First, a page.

Lightweight Turbogenerator for Vertical Take-off and Landing Unmanned Aerial Systems- in Marine Environments

Navy STTR 23.A - Topic N23A-T016
ONR - Office of Naval Research
Pre-release 1/11/23   Opens to accept proposals 2/08/23   Closes 3/08/23 12:00pm ET

N23A-T016   TITLE: Lightweight Turbogenerator for Vertical Take-off and Landing Unmanned Aerial Systems- in Marine Environments

OUSD (R&E) CRITICAL TECHNOLOGY AREA(S): Autonomy;General Warfighting Requirements (GWR); Networked C3

OBJECTIVE: Develop a lightweight (prioritizing weight above efficiency) integral turbogenerator in a compact package intended for embedded integration into a Vertical Take-off and Landing Unmanned Aerial System (VTOL UAS) for support of high-power conditions on takeoff and landing.

DESCRIPTION: Current VTOL UASs in development, and concepts being pursued by both commercial and military operators, require high-power delivery on takeoff and landing segments that can be delivered by small turbogenerators also in development. At small scales, around 50 shaft horsepower (shp) output, turbines with centrifugal compressors can provide high specific power but are typically less efficient than equivalent power reciprocating engines. Fabrication of turbines without the need to couple to a low-spool shaft for thrust generation, and instead coupling to a high-speed generator, can provide a path toward delivering high power levels during VTOL mission segments. New hybrid power architectures and electrical components can then support a serial or parallel propulsion system that could leverage the very low Brake Specific Fuel Consumption (BSFC) of the primary reciprocating engine, and provide additional power via a small lightweight turbogenerator that could generate sufficient power for the short-segment VTOL maneuvers, with much lower requirements on specific fuel consumption due to the short (on the order of one minute) durations involved. 

Modifying the cycle of a turbogenerator to optimize the design for high power output without concern for SFC could simplify the design as well as reduce the cost of the unit by lowering aerodynamic design tolerance requirements, and reducing the thermal cycle requirements in terms of pressures and temperatures, as well as simplifying the mechanical design without the need to couple a low-speed turbine to generate thrust.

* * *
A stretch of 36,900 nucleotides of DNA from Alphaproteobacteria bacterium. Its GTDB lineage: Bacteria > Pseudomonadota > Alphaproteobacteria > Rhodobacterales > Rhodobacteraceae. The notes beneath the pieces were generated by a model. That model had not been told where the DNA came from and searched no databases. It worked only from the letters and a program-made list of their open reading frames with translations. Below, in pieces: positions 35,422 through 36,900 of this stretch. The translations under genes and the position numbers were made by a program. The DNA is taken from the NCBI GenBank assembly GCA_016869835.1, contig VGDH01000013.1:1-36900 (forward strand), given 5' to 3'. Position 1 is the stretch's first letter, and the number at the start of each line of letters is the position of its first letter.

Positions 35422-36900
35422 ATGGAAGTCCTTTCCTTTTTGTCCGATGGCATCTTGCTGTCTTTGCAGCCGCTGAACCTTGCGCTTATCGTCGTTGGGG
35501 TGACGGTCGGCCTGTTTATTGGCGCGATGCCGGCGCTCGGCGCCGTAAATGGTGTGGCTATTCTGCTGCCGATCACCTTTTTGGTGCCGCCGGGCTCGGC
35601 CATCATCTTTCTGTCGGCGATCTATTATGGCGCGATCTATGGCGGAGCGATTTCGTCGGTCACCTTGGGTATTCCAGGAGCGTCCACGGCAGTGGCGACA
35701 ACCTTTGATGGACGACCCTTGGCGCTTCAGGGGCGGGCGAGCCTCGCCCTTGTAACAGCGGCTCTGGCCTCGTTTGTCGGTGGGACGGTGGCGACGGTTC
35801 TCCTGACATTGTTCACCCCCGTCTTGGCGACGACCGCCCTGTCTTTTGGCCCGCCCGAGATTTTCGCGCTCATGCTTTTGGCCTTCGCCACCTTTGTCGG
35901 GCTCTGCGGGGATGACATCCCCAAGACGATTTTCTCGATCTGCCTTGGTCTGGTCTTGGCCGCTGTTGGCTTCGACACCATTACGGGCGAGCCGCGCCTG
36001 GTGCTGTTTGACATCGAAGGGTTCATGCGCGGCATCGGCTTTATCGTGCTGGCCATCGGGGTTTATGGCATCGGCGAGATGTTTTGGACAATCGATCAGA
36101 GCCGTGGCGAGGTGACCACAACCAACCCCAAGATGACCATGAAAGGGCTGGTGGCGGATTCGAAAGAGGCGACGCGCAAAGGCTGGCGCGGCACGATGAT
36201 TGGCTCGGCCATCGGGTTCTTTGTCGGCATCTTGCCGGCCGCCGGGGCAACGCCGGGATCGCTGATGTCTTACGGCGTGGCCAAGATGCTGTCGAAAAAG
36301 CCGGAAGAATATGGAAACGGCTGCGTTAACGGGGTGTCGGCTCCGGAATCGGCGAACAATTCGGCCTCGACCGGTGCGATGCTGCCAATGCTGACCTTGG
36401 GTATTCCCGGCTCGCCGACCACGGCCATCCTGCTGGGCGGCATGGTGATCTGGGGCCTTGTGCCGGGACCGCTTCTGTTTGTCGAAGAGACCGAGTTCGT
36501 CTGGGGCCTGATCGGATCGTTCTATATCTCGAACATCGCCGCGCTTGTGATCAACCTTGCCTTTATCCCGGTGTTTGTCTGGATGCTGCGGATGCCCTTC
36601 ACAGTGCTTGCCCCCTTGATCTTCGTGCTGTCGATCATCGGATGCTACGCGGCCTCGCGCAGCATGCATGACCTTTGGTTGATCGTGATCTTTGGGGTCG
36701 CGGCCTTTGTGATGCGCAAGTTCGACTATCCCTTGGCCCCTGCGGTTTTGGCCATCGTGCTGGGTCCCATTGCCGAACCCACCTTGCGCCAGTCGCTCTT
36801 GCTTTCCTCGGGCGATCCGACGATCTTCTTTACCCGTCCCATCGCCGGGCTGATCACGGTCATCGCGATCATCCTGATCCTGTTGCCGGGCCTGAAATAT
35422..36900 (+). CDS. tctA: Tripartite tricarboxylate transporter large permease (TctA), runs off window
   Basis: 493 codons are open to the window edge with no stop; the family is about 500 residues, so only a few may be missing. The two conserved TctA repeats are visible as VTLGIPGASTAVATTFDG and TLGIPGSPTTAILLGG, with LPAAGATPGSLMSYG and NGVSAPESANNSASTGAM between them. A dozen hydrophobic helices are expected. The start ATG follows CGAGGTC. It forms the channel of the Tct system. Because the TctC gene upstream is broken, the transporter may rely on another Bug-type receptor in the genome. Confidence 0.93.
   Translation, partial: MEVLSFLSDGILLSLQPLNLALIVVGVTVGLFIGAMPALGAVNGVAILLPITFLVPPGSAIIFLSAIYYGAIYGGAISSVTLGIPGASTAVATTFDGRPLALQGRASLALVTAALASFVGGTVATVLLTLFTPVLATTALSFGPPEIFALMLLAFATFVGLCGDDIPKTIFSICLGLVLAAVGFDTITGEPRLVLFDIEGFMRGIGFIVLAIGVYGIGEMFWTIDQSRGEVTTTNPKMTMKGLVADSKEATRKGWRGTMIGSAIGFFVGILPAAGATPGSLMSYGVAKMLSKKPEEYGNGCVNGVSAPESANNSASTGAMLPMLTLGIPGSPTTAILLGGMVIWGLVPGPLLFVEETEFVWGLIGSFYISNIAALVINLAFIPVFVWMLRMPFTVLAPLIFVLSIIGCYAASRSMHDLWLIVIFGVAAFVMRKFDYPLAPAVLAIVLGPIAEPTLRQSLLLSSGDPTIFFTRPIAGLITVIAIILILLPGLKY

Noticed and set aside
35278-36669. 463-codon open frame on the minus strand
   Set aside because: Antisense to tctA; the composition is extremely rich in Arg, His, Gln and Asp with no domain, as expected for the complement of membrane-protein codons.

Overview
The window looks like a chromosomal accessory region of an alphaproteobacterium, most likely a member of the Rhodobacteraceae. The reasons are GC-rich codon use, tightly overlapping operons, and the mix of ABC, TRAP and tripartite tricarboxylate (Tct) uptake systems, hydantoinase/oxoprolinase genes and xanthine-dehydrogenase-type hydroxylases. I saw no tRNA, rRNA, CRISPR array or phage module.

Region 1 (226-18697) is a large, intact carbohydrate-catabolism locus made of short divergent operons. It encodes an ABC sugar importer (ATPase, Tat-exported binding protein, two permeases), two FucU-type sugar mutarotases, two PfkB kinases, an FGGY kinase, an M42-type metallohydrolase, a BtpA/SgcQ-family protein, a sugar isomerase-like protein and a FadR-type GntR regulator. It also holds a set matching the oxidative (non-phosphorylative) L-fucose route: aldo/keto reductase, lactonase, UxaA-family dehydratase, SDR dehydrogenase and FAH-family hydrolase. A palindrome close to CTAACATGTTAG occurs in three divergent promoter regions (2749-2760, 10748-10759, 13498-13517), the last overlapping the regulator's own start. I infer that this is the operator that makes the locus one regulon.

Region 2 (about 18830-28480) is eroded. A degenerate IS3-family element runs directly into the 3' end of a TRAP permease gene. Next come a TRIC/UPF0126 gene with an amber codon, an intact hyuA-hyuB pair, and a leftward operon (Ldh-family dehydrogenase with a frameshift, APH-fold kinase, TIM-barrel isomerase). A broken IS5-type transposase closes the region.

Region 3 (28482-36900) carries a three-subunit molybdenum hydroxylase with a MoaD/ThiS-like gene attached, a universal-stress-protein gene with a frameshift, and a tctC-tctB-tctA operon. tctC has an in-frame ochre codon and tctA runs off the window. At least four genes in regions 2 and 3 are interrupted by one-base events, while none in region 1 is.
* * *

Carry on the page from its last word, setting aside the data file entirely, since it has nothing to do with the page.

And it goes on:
KEY SMALL AUXILIARY LIGHTWEIGHT TURBOGENERATOR ENGINE (SALT-E) PARAMETERS

• Multi fuel operation on F-24, JP-8, JP-5, Diesel

• Specific fuel consumption not to exceed 3.0 lb / hp-hr while operating at maximum design power level at 15,000 ft MSL STD day

• High specific power > 2.0 shp/lb turbine output (Threshold), 4.0 shp/lb (Objective) including the generator system (does not include power control unit or fuel system)

• System must include integral generator operating at peak efficiency of > 90%

• Cold, electric remote start capability (-20°C) without ground support

• Capable of operating in marine environments for sea-based operations

• System should include air bearings to allow for oil-free operation and that include material systems that are marinized and capable of operation in sea-based environments with a time between overhaul (TBO) target for the design of >1500 hrs

• Recuperators should be included in the design to increase BSFC (lbm/hr/kW-electric output) at an appropriate effectiveness (target minimum of 70% effectiveness) and weight

• Recuperator temperatures that can support turndown to power level angles (PLA’s) with an objective of 30%